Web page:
Fifteen months after it was originally supposed to take place, Mighty Hoopla returned to Brockwell Park this past weekend for a day of long overdue queer joy.

Thousands travelled to South London for what many considered the unofficial Pride celebrations in the capital this year, due to the cancellation of Pride in London. With a line-up packed with more chart music nostalgia than a rerun of Top of the Pops, there was built-up anticipation to cheer on our teen idols, reconnect with friends, and get lost in the music we’ve all grown up adoring.

That’s what makes Mighty Hoopla stand out in the festival world. There’s a genuine deep-rooted love for the music and acts who are booked to play. From nostalgic pop acts to the streaming darlings of today via a few hundred drag queens, Mighty Hoopla has built a reputation of embracing the fun and camp carry-on that we all love. In an industry where LGBTQ+ and female acts are routinely underrepresented on line-ups, Mighty Hoopla is a shining beacon of love, empowerment and celebration. Many of the biggest songs played throughout the day will have been consistently branded as a ‘guilty pleasure’ (yuck at that term!), but here they receive the warmest outpouring of jubilation, affection and, most importantly, genuine respect. At this festival, pretension is confiscated by security on entry.

Case in point is a packed out tent for Atomic Kitten on the House of Love stage. Now down to a duo, Liz McClarnon and Natasha Hamilton soared with the crowd’s Big Pop Energy as their hits Eternal Flame, Whole Again and The Tide Is High were sung right back at them, word-for-word. Festival-goers were giddy on the good vibes and the Atomic Kitten ladies were visibly over the moon from the huge reaction.


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A post shared by Liz McClarnon💛 (@lizmcclarnon)

Over on the Main Stage, Alexandra Burke was the total pro she’s always been, pulling together a hit-packed set as a very recent addition to the line-up. The field in Brockwell Park was humming with excitement before she strutted on stage with the power walk only a popstar can pull off. The crowd was treated to storming renditions of Broken Heels, All Night Long, Start Without You and Whitney Houston classic I’m Every Woman, complete with energetic choreography and a stellar vocal performance. The big sing-along moment came with her soaring X Factor winner’s single Hallelujah which instigated a sea of waving arms. Alexandra finished the set with Bad Boys, suitably getting Mighty Hoopla pumped for the evening ahead.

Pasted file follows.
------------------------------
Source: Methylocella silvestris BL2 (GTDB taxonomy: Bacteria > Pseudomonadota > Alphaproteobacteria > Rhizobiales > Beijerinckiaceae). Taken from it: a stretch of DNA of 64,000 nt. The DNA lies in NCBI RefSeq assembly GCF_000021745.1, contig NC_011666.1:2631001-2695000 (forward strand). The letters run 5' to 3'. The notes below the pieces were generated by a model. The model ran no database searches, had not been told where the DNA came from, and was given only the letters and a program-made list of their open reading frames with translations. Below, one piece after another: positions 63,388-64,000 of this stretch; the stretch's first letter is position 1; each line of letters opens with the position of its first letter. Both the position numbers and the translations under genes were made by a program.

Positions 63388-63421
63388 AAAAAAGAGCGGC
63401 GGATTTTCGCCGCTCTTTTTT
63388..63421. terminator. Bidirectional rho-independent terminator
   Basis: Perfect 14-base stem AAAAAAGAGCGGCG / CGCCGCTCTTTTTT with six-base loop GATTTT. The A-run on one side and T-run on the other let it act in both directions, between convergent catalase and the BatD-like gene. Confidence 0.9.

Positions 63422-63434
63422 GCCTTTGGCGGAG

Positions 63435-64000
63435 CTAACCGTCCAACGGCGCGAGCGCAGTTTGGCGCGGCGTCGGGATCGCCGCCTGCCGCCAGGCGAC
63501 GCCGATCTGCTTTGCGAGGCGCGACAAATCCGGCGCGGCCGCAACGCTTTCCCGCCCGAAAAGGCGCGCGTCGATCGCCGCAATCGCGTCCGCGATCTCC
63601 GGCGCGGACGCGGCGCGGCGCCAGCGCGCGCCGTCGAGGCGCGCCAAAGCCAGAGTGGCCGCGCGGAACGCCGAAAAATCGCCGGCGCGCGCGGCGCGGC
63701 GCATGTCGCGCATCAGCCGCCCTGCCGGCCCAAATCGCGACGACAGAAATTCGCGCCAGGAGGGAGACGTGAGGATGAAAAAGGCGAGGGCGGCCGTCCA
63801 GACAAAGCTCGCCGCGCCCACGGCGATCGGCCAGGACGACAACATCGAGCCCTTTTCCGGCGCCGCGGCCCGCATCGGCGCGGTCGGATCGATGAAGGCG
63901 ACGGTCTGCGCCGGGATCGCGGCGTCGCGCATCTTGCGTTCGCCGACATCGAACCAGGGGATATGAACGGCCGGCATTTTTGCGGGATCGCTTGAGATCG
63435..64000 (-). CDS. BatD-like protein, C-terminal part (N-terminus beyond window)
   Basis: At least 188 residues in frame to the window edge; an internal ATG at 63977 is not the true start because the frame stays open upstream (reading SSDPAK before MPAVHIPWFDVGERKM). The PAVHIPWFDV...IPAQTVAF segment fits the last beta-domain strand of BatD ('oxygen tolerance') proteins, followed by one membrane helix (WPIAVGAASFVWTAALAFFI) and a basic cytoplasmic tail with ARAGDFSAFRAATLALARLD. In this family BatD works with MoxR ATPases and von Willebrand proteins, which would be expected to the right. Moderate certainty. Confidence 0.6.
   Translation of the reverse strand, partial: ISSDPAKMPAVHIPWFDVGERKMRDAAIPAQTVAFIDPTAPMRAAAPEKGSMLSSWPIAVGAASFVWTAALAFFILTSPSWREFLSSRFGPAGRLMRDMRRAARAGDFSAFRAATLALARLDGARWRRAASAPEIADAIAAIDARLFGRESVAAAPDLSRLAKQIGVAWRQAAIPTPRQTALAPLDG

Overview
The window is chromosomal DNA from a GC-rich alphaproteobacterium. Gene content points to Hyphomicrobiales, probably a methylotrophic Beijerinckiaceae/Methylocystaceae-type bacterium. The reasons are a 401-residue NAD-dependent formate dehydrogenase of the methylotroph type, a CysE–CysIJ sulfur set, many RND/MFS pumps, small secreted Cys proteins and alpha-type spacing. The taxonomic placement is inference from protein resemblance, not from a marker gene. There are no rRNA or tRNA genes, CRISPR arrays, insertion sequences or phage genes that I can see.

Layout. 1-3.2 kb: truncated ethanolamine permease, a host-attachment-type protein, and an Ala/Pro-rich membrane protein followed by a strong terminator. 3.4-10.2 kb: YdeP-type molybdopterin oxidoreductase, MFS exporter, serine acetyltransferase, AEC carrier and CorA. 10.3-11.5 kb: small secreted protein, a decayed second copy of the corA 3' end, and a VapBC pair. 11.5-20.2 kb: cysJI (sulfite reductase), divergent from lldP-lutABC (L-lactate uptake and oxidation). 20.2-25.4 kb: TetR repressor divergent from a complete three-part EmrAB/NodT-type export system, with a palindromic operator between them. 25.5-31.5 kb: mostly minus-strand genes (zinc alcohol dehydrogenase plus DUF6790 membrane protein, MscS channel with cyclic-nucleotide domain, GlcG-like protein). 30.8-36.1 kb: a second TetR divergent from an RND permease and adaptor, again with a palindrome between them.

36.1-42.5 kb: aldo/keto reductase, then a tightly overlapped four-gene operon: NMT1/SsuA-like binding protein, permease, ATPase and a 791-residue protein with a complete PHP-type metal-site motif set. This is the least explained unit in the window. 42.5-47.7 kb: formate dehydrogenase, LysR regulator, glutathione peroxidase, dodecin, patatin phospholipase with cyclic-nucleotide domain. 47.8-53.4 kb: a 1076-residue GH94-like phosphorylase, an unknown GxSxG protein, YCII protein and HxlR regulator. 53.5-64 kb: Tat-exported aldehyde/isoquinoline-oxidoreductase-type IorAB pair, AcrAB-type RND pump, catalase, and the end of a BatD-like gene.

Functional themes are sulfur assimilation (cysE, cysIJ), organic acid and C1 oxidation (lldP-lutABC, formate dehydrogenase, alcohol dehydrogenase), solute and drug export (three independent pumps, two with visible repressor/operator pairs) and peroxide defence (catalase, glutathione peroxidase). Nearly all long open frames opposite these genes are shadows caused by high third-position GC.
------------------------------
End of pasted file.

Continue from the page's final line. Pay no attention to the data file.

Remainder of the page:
Up at The Drop, drag queen DJ Jodie Harsh was spinning classic dance anthems, disco favourites, and original numbers with her signature flair. The set was the perfect accompaniment for an early evening dance, as the skies above South London remained clear and dry throughout the day and into the night.

When it comes to music legends, Mighty Hoopla didn’t hold back on that front either. Gabrielle delivered a sublime set as the sun went down. Her buttery smooth vocals are still as magical as her 90s/00s peak with hits like Sunshine, Rise and Out of Reach taking everyone back in time. It was the show that brought everyone together, hugging and singing along to the chart numbers that soundtracked their youth. Naturally the biggest response was reserved for 1993 hit Dreams as a thousands-strong chorus backed Gabrielle throughout the song.


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A post shared by Gabrielle (@gabrielleuk)

Back up at the House of Love and a bonafide gay icon took to the stage. Jimmy Somerville was flanked by his backing band for an electrifying set of his golden hits. His rendition of the Sylvester smash You Make Me Feel (Mighty Real) set the tent alight with disco-tinted elation, while Jimmy remarked he hadn’t been in Brockwell Park for decades. The set concluded with Bronski Beat’s seminal hit Smalltown Boy as Somerville’s distinctive vocals soared higher and higher as the era-defining electronic riff amped up the crowd. It was a truly spiritual experience for fans of Somerville and that era of boundary-pushing pop music.

As for the main event, headliner Cheryl more than understood the assignment. The former Girls Aloud star appeared on stage in a pink sequinned winged jumpsuit flanked by her dancers and opened her set with A Million Lights deep cut Sexy Den a Mutha. She knows this crowd. There were thumping renditions of Promise This and Call My Name with full choreography and power-pop attitude, a 3 Words/Parachute medley, and a surprise cover of Rozalla’s timeless dance anthem Everybody’s Free with the Progress Pride flag on full display on the screen behind her at the end. Fight For This Love was saved for the finale, and the unexpected appearance of former band mate Nicola Roberts for an interpolation of Show Me Love from Cheryl’s legendary BRITs performance received the biggest roar from the crowd for the day. It rounded off the festival on the highest note.

It may have been 15 months later than we wanted it to be, but Mighty Hoopla was more than worth the wait. They have created a space where the female and LGBTQ+ artists who have either – at certain moments in their careers — been mistreated, poorly supported or unfairly disregarded by the music industry and mainstream media, can be celebrated and appreciated. It’s a space where outsiders who were teased for their love of pop and who want to express themselves free of judgement, can come together and revel in the music they love so dearly. It’s a meeting of love and liberation between the acts and the audience. Mighty Hoopla is dancing to the beat of its own drum on the festival circuit – and it’s all the more better for it.